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By Sheree Sardar and Amena Bakr
ISLAMABAD/DUBAI (Reuters) - Pakistan President Asif Ali Zardari flew to Dubai Thursday on a personal trip and will return the next day, the foreign ministry said, as tension between the civilian government and the powerful military plunged the country into another crisis.
A meeting between the army chief and his top commanders on Thursday is bound to fuel speculation that the generals, who set security and foreign policies, have lost patience with the unpopular Zardari.
Senior officers discussed in detail "prevailing conditions," a source told Reuters, highlighting fears for the economic and political stability of Pakistan, a vital but uneasy ally for the United States in its attempt to fight militancy and bring peace to neighboring Afghanistan.
Military sources say that while they would like Zardari to go, it should be through constitutional means, not another of the coups that have marked half of Pakistan's almost 65 years of independence.
"There is no talk in the military of a takeover," a mid-level army officer, who requested anonymity because he was not authorised to speak on the matter, told Reuters.
"I don't foresee a military coup."
The military Wednesday warned of "grievous consequences" after Prime Minister Yusuf Raza Gilani accused the army and spy chiefs of violating the constitution in what has become known as "memogate."
The remarks came after Gilani, citing "gross misconduct" sacked the defence secretary, a post seen usually as the military's main advocate in the civilian bureaucracy.
The Supreme Court has also threatened the government with contempt proceedings that could lead to the fall of senior officials including the prime minister if it does not take action on long-standing corruption cases against Zardari.
Gulf-based Pakistani sources said Zardari made the trip to Dubai, where he maintains a home, for a medical check-up.
However, a senior member of the ruling Pakistan People's Party (PPP) said Zardari was in Dubai to attend a wedding.
No official explanation was made available, fuelling already deep uncertainty about the president's fate.
For many Pakistanis, the main issues are crippling power cuts, the fragile economy and poverty, not political intrigue, that have at times helped Pakistan earn the title of a failed state.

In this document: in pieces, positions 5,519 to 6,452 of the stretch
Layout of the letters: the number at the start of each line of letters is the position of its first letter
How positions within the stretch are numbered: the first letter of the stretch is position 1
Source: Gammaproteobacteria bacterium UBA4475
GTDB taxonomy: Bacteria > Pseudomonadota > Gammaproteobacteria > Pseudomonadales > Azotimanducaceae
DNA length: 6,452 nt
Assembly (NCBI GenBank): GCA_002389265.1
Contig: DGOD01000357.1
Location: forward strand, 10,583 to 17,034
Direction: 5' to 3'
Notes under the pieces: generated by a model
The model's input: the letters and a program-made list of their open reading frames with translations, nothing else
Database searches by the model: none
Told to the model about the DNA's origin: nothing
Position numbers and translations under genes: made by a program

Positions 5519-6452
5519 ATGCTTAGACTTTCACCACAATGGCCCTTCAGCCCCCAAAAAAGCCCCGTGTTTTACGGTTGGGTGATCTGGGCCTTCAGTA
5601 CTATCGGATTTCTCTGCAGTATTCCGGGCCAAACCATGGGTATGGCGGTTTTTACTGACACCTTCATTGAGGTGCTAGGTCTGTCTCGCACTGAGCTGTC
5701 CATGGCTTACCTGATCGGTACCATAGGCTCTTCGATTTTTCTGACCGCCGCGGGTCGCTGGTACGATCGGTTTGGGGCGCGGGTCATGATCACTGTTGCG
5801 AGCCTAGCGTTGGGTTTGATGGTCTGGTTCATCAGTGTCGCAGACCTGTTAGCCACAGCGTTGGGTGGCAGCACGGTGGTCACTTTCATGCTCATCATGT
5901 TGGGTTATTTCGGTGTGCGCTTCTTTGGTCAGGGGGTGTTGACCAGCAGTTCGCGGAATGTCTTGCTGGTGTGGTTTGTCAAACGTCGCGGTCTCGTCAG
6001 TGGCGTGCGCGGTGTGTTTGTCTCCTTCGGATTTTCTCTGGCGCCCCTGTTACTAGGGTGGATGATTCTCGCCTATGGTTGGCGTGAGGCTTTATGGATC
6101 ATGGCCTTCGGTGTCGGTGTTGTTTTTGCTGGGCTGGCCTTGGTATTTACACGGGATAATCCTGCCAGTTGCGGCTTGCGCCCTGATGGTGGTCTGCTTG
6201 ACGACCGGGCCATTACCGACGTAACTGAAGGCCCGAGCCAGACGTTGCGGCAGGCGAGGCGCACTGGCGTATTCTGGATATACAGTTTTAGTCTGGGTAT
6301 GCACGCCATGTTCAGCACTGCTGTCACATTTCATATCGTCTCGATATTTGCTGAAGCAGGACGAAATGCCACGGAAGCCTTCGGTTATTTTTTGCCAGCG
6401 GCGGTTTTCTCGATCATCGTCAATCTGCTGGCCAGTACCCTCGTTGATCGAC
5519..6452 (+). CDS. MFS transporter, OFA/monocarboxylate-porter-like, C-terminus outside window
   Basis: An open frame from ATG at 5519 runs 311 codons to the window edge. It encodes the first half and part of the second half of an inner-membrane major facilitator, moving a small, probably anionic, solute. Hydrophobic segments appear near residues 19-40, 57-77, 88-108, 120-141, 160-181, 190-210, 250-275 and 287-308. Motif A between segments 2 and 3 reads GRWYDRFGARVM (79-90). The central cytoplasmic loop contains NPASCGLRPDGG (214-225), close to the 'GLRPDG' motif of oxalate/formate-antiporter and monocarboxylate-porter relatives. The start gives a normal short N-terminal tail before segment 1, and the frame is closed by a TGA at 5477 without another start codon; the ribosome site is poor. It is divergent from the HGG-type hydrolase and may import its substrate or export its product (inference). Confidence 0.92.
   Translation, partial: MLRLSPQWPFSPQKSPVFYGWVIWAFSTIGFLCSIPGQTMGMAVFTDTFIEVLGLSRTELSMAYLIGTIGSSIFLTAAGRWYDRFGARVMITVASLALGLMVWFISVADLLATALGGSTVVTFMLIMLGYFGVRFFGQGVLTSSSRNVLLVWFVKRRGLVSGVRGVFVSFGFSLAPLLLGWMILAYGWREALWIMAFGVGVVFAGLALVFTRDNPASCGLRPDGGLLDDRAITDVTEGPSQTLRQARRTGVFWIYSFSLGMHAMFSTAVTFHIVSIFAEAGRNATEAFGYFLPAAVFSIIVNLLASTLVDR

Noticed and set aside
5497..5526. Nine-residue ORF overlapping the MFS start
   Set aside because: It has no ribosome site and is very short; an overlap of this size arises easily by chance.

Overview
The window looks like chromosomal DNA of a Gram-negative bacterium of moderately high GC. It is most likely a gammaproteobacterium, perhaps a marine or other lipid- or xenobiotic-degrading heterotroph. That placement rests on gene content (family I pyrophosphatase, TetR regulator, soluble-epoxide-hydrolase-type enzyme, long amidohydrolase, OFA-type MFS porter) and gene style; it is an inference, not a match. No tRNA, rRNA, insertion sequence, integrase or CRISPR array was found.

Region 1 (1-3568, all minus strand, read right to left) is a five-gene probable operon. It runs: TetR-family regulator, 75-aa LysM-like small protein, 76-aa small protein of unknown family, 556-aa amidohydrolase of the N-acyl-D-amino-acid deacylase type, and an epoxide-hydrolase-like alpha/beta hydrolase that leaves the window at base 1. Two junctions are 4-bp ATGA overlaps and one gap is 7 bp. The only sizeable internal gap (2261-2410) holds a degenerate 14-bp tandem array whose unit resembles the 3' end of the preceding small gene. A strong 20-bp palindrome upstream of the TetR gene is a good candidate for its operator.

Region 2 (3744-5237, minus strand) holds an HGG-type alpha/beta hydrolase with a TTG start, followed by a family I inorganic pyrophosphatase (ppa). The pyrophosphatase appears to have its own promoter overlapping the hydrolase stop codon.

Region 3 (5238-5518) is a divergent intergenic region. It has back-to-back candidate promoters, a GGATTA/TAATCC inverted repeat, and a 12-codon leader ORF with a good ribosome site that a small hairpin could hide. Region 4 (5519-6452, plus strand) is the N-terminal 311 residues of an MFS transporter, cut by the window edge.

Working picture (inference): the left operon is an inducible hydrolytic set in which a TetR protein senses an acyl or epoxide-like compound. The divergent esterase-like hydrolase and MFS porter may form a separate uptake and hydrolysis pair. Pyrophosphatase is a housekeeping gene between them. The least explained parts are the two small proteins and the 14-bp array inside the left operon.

"There is complete chaos. But our institutions are busy bringing each other down," said Syed Ali, 23, an engineering student in the city of Lahore.
"They should stop all this and do their jobs."
Zardari went to Dubai for medical treatment last month, triggering speculation that a military take-over in the nuclear-armed South Asian nation was imminent. He returned home a couple of weeks later and has remained defiant.
Newspaper editorials were grim, predicting an imminent showdown between the civilian government and a military that is so powerful it sets security and foreign policies.
"The army is facing a critical situation; it does not want a takeover - and it should not - but it is facing insults from the highest political level," said The News in an editorial titled "Wrong turn."
A senior member of the PPP also warned Wednesday that both sides appeared to be digging in their heels, although others have played down talk of an imminent showdown.
OSAMA BIN LADEN, MEMOGATE
The military drew rare public criticism after al Qaeda head Osama bin Laden was killed in a unilateral cross-border raid by U.S. special forces troops in a garrison town not far from the Pakistani capital last May.
The memo scandal emerged several months later when a Pakistani-born businessman wrote in a column in the Financial Times about the existence of a memo seeking help from the Pentagon to rein in Pakistan's military.
Businessman Mansoor Ijaz said a Pakistani diplomat had asked for the memo to be delivered to the Pentagon. He later identified the diplomat as Husain Haqqani, a Zardari ally who was then Pakistan's ambassador in Washington.
Haqqani has denied the allegation but has since resigned in a bid to end the scandal, which has resulted in a judicial commission in Pakistan's Supreme Court.
Zardari could face impeachment proceedings if that commission finds a link between him and the memo.
Zardari was elected in 2008 on the back of a sympathy vote after his charismatic wife, former prime minister Benazir Bhutto, was assassinated shortly after returning from self-exile the previous year.
Criminal cases could also haunt Zardari, who earned the title "Mr. 10 Percent" while Bhutto was in power, based on allegations he demanded kickbacks on state contracts.
After his wife's government collapsed in late 1996, he was arrested and charged with corruption, such as kickbacks in deals involving a Swiss company.
He was never convicted, but spent the next eight years in jail. Zardari was also jailed on corruption charges between 1990-93.
Zardari has denied any wrongdoing and says allegations levelled against him are politically motivated.
(Additional reporting by Qasim Nauman and Chris Allbritton in ISLAMABAD, Mubasher Bukhari in LAHORE, and Faisal Aziz in KARACHI; Writing by Michael Georgy; Editing by Ed Lane)
Pressure mounts on Pakistan's accidental president
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